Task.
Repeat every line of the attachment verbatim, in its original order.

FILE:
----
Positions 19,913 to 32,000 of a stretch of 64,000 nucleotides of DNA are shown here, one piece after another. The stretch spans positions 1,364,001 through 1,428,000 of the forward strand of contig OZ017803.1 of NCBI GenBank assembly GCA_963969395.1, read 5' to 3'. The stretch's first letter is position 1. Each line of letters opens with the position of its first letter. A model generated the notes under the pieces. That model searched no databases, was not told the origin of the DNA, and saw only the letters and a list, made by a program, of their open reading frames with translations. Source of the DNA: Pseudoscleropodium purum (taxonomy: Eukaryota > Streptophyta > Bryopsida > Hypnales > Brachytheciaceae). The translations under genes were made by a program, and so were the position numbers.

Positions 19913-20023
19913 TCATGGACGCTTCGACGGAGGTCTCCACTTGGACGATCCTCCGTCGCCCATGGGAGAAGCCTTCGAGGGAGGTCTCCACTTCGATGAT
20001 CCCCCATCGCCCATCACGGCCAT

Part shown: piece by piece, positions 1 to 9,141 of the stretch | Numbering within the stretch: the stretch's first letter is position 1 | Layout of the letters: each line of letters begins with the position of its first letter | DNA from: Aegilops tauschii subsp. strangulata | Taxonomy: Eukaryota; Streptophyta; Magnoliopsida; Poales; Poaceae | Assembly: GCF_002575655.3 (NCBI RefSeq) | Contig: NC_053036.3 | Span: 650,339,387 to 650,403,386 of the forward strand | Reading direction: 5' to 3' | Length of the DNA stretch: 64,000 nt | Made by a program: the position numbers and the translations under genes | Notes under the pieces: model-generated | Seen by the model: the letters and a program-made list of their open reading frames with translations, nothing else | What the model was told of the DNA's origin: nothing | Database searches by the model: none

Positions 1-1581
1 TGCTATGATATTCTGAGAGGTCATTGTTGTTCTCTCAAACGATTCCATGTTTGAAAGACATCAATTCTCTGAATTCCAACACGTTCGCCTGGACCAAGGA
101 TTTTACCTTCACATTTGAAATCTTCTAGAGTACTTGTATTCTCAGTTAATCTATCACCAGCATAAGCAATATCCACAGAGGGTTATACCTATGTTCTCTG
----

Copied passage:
Positions 19,913 to 32,000 of a stretch of 64,000 nucleotides of DNA are shown here, one piece after another. The stretch spans positions 1,364,001 through 1,428,000 of the forward strand of contig OZ017803.1 of NCBI GenBank assembly GCA_963969395.1, read 5' to 3'. The stretch's first letter is position 1. Each line of letters opens with the position of its first letter. A model generated the notes under the pieces. That model searched no databases, was not told the origin of the DNA, and saw only the letters and a list, made by a program, of their open reading frames with translations. Source of the DNA: Pseudoscleropodium purum (taxonomy: Eukaryota > Streptophyta > Bryopsida > Hypnales > Brachytheciaceae). The translations under genes were made by a program, and so were the position numbers.

Positions 19913-20023
19913 TCATGGACGCTTCGACGGAGGTCTCCACTTGGACGATCCTCCGTCGCCCATGGGAGAAGCCTTCGAGGGAGGTCTCCACTTCGATGAT
20001 CCCCCATCGCCCATCACGGCCAT

Part shown: piece by piece, positions 1 to 9,141 of the stretch | Numbering within the stretch: the stretch's first letter is position 1 | Layout of the letters: each line of letters begins with the position of its first letter | DNA from: Aegilops tauschii subsp. strangulata | Taxonomy: Eukaryota; Streptophyta; Magnoliopsida; Poales; Poaceae | Assembly: GCF_002575655.3 (NCBI RefSeq) | Contig: NC_053036.3 | Span: 650,339,387 to 650,403,386 of the forward strand | Reading direction: 5' to 3' | Length of the DNA stretch: 64,000 nt | Made by a program: the position numbers and the translations under genes | Notes under the pieces: model-generated | Seen by the model: the letters and a program-made list of their open reading frames with translations, nothing else | What the model was told of the DNA's origin: nothing | Database searches by the model: none

Positions 1-1581
1 TGCTATGATATTCTGAGAGGTCATTGTTGTTCTCTCAAACGATTCCATGTTTGAAAGACATCAATTCTCTGAATTCCAACACGTTCGCCTGGACCAAGGA
101 TTTTACCTTCACATTTGAAATCTTCTAGAGTACTTGTATTCTCAGTTAATCTATCACCAGCATAAGCAATATCCACAGAGGGTTATACCTATGTTCTCTG